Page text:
Columnist bashes Carlos Zambrano for flying to Guatemala to adopt a baby boy

27 Comments

One could reasonably criticize the Cubs and Carlos Zambrano for various things he’s done while suffering from a bad back. Gotta be careful and everything, because his health is important.

One could also unreasonably criticize the Cubs and Carlos Zambrano for the way he handles himself while he’s recovering from his injuries.  This bit, from Steve Rosenbloom of the Chicago Tribune, looks pretty damn unreasonable to me:

Now get a load of this: Zambrano plans to fly to Guatemala over the All-Star break to prepare for the adoption of his son. Can you say “utter disrespect,’’ boys and girls?

He calls Zambrano a “dope” for doing this and the Cubs “dopes” for allowing it.

Yeah, I mean, where does he get off? How dare you claim you can’t fly with the team to Washington for an early-July series against the Nationals in which you would not have participated while doing silly stuff like going to Guatemala to adopt a baby boy?!  Those things are totally equivalent in terms of importance! How disrespectful of you, dumb dumb Carlos Zambrano for doing it and dumb dumb Cubs for allowing it!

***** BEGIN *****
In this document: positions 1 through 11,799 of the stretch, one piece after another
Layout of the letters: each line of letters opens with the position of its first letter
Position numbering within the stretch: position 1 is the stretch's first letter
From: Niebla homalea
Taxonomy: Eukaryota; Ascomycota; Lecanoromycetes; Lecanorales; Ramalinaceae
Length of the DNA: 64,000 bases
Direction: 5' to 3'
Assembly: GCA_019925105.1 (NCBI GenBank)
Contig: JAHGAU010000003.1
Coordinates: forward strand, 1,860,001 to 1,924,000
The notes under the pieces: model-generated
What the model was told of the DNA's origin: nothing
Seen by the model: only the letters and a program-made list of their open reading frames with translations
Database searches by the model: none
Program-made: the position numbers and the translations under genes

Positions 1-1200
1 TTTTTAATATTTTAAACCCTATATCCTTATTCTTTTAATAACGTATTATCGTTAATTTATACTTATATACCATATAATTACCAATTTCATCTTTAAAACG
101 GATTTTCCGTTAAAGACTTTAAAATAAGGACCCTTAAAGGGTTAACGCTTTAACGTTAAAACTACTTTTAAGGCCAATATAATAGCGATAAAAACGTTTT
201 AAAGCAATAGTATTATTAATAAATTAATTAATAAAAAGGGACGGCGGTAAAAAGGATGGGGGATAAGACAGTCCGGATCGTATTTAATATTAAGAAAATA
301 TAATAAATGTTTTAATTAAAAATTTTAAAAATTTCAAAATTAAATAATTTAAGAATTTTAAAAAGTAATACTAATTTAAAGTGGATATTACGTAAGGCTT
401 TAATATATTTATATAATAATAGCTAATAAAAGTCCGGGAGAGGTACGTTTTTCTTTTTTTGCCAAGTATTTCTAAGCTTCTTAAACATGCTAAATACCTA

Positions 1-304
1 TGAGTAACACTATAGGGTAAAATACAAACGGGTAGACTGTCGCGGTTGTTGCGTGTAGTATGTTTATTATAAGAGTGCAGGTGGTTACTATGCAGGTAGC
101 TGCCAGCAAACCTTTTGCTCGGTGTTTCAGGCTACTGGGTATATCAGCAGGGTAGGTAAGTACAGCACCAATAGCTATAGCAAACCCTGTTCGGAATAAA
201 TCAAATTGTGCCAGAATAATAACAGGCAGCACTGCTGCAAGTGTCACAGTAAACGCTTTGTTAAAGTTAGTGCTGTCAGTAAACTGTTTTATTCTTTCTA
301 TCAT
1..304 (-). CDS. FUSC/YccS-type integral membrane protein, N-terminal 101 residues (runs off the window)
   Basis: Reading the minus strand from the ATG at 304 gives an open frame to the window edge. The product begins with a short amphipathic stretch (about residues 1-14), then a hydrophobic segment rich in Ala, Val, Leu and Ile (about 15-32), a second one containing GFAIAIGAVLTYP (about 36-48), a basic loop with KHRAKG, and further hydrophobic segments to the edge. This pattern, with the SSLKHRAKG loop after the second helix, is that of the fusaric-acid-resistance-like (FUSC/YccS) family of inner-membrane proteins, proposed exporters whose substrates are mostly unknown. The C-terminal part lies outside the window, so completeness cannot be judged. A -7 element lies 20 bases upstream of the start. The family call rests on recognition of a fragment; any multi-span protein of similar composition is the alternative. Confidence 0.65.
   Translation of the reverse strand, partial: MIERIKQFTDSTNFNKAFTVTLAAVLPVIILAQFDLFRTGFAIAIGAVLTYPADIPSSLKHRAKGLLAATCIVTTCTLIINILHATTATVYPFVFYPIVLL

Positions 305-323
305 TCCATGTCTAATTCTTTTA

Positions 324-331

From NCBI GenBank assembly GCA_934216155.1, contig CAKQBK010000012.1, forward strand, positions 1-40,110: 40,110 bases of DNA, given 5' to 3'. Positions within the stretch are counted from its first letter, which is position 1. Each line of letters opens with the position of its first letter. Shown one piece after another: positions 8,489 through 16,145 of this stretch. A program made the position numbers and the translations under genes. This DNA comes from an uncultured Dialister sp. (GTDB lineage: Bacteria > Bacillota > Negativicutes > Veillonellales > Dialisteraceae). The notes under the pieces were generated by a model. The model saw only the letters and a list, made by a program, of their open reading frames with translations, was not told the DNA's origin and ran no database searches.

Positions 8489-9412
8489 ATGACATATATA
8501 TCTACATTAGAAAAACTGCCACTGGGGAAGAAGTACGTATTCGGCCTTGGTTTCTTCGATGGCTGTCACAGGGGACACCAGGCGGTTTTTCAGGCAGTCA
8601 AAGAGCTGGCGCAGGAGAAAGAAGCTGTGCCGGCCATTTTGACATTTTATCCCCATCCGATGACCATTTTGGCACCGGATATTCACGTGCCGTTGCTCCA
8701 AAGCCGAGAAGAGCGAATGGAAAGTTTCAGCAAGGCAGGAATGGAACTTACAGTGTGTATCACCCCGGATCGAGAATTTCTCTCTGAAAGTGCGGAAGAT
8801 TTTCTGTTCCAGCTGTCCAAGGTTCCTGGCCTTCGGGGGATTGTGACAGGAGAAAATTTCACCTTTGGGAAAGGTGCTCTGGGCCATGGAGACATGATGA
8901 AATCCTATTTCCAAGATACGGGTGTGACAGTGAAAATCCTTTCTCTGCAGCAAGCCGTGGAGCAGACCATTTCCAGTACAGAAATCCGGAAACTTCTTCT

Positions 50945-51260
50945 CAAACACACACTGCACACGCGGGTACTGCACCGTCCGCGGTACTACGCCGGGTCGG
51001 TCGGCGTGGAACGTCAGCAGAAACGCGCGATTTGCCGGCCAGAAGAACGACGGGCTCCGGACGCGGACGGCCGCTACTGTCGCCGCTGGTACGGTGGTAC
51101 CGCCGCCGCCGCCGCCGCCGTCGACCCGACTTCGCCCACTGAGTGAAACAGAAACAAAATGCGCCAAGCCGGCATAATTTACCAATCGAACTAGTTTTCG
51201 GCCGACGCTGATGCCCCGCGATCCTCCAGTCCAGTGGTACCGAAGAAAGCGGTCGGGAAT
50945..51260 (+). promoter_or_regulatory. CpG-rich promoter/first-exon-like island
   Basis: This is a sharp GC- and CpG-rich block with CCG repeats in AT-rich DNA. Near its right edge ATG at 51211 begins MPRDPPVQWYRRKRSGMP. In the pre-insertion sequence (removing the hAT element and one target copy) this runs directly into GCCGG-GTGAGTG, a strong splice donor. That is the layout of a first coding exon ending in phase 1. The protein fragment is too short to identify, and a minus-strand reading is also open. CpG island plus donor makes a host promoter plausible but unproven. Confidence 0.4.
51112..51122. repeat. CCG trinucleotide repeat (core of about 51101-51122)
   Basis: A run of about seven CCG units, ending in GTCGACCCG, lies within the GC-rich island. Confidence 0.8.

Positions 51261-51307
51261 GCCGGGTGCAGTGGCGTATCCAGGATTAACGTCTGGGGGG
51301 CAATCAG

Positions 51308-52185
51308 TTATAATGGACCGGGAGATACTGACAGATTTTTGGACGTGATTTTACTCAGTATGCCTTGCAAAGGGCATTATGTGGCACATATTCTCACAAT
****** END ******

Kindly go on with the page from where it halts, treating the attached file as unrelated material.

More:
Some folks get criticized for missing the game as a result of having their heads buried in spreadsheets. Better that than to miss the important things in life as a result of having your head buried in a game.

Nationals promote 19-year-old prospect Juan Soto

SportsLogos.net
1 Comment

The Nationals recalled 19-year-old outfield prospect Juan Soto from Double-A Harrisburg on Sunday, per a team announcement. Soto is poised to become the youngest player in the league once he makes his official debut with the club, and the Nationals’ first teenager to enter the majors since Bryce Harper made his first appearance back in 2012.

Entering the 2018 season, Soto was ranked no. 2 in the Nationals’ system and 15th overall. He’s certainly lived up to the hype during his first two years of pro ball, blazing through Single-A, High-A and Double-A levels in 2018 alone. While he logged just eight games at the Double-A level prior to his promotion to the majors, he proved consistent across all three levels this spring and slashed a cumulative .362/.462/.757 with 14 home runs and a 1.218 OPS in 182 plate appearances.

It’s not entirely clear how soon or in what capacity the Nationals will utilize their youngest player, but Soto’s tear through the minors is sure to pave the road for a few opportunities on the big-league level. He’ll be available off the bench for Sunday’s series finale against the Dodgers.